When Medical Professionals Are Hurtful

Having diabetes means attending medical appointments regularly.  It’s entirely possible that at some point, you experienced an incident in which a medical professional hurt your feelings, made a mistake, or told you something completely incorrect.  Medical mistakes do happen.  While most doctors and nurses are amazing and professional, they are also human.  Errors and inappropriate comments can occur.  Some simply don’t understand all aspects of diabetes.

When I was about to have a surgical procedure unrelated to diabetes, the doctor’s staff told me to take only a portion of my long-lasting insulin and to skip my fast-acting injection so that I wouldn’t go low during surgery.  When I arrived at the hospital on the morning of the surgery, my sugars were high due to the lower insulin dose and all the stress.  The nurse actually scoffed and called me a brittle diabetic.  My husband and I were shocked.  

The nurse complained that she was having trouble starting my IV because of my high blood sugar, and she stuck me three or four times before I stopped her and told her I wanted the anesthesiologist.  She looked offended, but I was done being treated that way.  The anesthesiologist couldn’t have been kinder, and he got the IV started on the very first try.  In the nurse’s frustration, she had really hurt my feelings.  Crying before surgery and feeling like a failure isn’t healthy for anyone.  When something doesn’t feel okay, speak up and ask for someone else.

In another incident during a regular checkup, a nurse asked about my insulin doses while she was taking my vitals.  When I explained how much I generally took with a meal, she said “That’s too much insulin.”  Later, I found out from my diabetes educator that my insulin dose wasn’t quite enough!  I had been made to feel like I was defective for needing the dosing scale I had, but now I know that we all have different requirements.  Make sure the person giving you advice is well educated about diabetes and has the proper authority to give you instructions.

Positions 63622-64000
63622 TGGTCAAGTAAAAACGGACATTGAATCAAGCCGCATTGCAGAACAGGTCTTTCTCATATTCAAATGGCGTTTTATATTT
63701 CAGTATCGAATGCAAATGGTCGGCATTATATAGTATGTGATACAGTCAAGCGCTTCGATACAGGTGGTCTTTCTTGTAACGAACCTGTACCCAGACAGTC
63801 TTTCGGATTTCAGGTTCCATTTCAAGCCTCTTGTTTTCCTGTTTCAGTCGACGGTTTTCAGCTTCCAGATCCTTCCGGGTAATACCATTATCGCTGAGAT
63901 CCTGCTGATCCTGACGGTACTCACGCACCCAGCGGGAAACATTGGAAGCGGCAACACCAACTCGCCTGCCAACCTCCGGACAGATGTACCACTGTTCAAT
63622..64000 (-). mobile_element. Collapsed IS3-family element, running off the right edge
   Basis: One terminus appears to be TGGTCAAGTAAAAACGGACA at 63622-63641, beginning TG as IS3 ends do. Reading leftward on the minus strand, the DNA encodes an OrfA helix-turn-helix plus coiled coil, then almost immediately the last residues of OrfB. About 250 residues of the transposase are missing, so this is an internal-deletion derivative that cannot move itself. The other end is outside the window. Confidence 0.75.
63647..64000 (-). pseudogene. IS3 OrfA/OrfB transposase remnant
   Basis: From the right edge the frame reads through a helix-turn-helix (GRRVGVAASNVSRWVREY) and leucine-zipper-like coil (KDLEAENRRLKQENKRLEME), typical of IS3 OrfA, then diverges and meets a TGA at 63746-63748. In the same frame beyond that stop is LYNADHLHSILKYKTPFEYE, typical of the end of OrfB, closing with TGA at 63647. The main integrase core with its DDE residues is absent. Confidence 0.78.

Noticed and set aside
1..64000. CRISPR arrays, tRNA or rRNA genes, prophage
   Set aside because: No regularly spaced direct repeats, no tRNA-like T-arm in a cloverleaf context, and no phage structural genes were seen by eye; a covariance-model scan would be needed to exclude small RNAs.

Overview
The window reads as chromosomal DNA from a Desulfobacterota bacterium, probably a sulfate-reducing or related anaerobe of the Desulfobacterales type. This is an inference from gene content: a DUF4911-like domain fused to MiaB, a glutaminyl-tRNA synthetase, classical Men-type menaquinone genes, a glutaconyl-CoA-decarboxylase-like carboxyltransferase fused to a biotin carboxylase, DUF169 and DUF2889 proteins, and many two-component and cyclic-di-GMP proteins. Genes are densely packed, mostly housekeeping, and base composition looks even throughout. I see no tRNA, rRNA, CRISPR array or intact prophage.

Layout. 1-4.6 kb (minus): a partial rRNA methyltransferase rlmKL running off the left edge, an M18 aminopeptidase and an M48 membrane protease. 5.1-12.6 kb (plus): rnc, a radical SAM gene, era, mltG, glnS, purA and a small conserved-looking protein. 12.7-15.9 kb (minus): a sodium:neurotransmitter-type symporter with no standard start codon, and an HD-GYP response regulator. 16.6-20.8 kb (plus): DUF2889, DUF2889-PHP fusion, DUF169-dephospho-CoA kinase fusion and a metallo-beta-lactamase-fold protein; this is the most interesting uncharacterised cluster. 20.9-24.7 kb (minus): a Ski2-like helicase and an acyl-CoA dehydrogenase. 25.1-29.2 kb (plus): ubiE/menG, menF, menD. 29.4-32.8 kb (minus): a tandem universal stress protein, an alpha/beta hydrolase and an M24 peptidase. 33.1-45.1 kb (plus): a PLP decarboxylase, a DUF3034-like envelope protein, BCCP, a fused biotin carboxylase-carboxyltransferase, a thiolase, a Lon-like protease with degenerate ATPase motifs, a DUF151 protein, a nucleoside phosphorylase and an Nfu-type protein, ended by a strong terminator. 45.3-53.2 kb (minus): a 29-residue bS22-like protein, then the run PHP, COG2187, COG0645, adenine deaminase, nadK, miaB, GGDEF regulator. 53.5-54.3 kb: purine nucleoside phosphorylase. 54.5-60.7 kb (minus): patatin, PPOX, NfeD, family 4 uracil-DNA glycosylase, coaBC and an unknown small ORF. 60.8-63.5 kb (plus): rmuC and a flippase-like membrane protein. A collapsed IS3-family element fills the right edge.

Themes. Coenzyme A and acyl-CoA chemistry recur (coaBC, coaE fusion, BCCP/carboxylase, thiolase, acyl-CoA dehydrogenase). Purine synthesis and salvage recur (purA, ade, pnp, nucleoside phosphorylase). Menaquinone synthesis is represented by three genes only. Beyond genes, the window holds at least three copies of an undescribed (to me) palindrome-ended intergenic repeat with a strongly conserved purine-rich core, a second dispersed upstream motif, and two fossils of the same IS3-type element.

I encountered another medical incident when I was in the hospital because of complications related to the flu.  I hadn’t eaten in several days and was finally feeling better.  Unfortunately, my blood sugars wouldn’t come down enough for me to eat.  I was tired, weak, and extremely hungry. The nurses checked my sugars each hour.  When my sugars started rising instead of falling, a nurse reprimanded me and accused me of having eaten something.  When I explained that all I had eaten was ice chips, which could not raise my blood sugar, she shook her head in disbelief.  Luckily, my sister was in the room, and she noticed something dripping on the floor.  Apparently they’d somehow disconnected my IV when I asked to use the restroom earlier in the day.  I hadn’t been receiving my insulin for some time.

It’s an excellent idea to have an advocate when you’re in the hospital.  I always try to have a family member with me when I’m in the hospital because I’m stressed and not feeling a hundred percent, and I risk not noticing something important.  I’m confident, however, that most medical caregivers are not only well trained, but also have my feelings, care, and best interests at heart.  I trust my doctors and nurses to take good care of me, and I genuinely appreciate their kindness.



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